How lenders will navigate through a difficult resolution plan

Last week, when the state bank in India, chairman Rajnish Kumar, emerged from a meeting with Indian government officials on the Jet Airways (India) Ltd. resolution plan, he made a safe note.

"We believe it is in everyone's interest that Jet Airways continues to fly," Kumar told reporters, while ensuring that the bankruptcy process remains the last option. "We will do our utmost to keep Jet Airways flying."

Behind the safe exterior, Kumar certainly knows that gathering a resolution plan for Jet Airways is an increasingly complex task.

A week ago, the dissolution plan, which involved Jet Airways partner Etihad Airways PJSC, was still on the discussion table. Since then, Etihad has signaled that it would rather leave the partnership than to increase the investment in Jet. Without a resolution plan and no temporary funding, at least 47 of Jet aircraft have become the basis for non-payment of fees. Meanwhile, working behind the scenes, a government is eager to avoid the collapse of an airline employing more than 20,000 people.

As it stands, it says that the state-owned banks will end up holding the bag. Jet Airways has a debt worth almost Rs 1[ads1]0,000 crore. SBI and Punjab National Bank have the highest airline exposure worth nearly Rs 2,000 crore each.

What will lenders do?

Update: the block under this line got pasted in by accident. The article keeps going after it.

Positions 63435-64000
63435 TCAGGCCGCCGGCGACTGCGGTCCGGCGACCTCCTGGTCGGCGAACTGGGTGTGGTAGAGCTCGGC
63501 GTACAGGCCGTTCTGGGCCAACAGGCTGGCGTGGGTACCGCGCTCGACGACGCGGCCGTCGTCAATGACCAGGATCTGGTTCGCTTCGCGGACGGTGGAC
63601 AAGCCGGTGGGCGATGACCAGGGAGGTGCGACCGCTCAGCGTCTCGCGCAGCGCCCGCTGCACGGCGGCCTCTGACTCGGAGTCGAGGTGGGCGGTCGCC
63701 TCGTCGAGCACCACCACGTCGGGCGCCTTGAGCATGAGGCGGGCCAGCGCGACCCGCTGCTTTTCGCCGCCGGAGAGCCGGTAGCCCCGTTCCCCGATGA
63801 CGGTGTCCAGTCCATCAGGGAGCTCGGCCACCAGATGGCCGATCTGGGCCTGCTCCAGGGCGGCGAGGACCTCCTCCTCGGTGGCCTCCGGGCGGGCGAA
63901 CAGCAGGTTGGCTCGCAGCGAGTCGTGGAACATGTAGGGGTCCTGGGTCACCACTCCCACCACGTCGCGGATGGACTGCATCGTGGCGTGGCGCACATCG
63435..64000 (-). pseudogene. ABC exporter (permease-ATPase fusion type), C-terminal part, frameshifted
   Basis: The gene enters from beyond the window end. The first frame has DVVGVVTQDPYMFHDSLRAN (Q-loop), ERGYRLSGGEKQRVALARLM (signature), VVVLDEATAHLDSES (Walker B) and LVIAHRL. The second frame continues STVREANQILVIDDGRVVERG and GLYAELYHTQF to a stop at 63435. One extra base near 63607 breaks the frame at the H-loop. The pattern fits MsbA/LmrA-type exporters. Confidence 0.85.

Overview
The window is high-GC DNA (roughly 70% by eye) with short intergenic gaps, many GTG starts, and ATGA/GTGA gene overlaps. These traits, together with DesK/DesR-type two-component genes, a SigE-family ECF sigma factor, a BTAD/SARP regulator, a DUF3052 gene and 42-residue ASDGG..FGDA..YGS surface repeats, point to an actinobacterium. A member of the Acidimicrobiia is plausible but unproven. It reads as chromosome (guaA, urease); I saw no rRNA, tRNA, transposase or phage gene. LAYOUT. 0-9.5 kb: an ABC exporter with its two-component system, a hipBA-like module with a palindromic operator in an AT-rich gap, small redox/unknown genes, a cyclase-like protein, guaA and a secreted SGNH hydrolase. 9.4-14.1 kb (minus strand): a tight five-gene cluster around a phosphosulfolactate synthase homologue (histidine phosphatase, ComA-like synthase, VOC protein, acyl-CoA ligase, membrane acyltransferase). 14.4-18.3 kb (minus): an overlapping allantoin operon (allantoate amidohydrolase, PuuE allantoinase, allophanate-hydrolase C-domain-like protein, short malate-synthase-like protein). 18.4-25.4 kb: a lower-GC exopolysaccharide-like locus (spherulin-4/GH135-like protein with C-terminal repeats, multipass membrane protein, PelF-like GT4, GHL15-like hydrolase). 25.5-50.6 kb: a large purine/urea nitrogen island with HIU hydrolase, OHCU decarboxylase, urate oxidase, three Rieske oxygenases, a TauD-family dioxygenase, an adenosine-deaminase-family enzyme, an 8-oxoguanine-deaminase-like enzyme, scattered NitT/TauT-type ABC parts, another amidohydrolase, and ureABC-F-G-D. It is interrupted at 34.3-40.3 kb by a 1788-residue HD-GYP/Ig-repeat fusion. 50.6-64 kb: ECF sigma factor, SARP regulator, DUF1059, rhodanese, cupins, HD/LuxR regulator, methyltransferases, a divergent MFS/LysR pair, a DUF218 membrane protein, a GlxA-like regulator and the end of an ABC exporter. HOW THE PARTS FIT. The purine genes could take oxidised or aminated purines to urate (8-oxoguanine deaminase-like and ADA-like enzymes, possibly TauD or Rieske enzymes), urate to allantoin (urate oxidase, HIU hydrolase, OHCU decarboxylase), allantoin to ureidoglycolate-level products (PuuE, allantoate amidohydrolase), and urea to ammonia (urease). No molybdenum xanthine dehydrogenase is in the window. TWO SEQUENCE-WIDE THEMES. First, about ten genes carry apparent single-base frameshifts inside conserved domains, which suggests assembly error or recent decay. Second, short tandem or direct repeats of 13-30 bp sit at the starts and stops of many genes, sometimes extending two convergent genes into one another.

A meeting held by lenders on Friday to discuss the next steps was unimaginable. The talks will probably continue at a meeting on Monday.

One of the immediate decisions the banks are facing is whether they can find a buyer for Etihad's 24 percent stake. If not, should lenders buy Jet's partner investor?

While he informed the SBI of his decision not to participate in the Jet Airways restructuring plan last week, Etihad had offered to sell its equity at a price of Rs 150 per share. With no new buyers on the horizon, the consortium of lenders is mulling the purchase of Etihad Airways' stake, a person close to the development said, speaking on condition of anonymity. This 24 percent stake will be over the 11.4 crore shares that Jet Airways intends to allocate to the lender consortium as part of its equity conversion debt.

Naresh Goyal, chair and promoter of Jet Airways, has already agreed to step down from his position even though he could end up retaining part of his stake in the company.

Together, this will put the lending consortium in control of Jet Airways.

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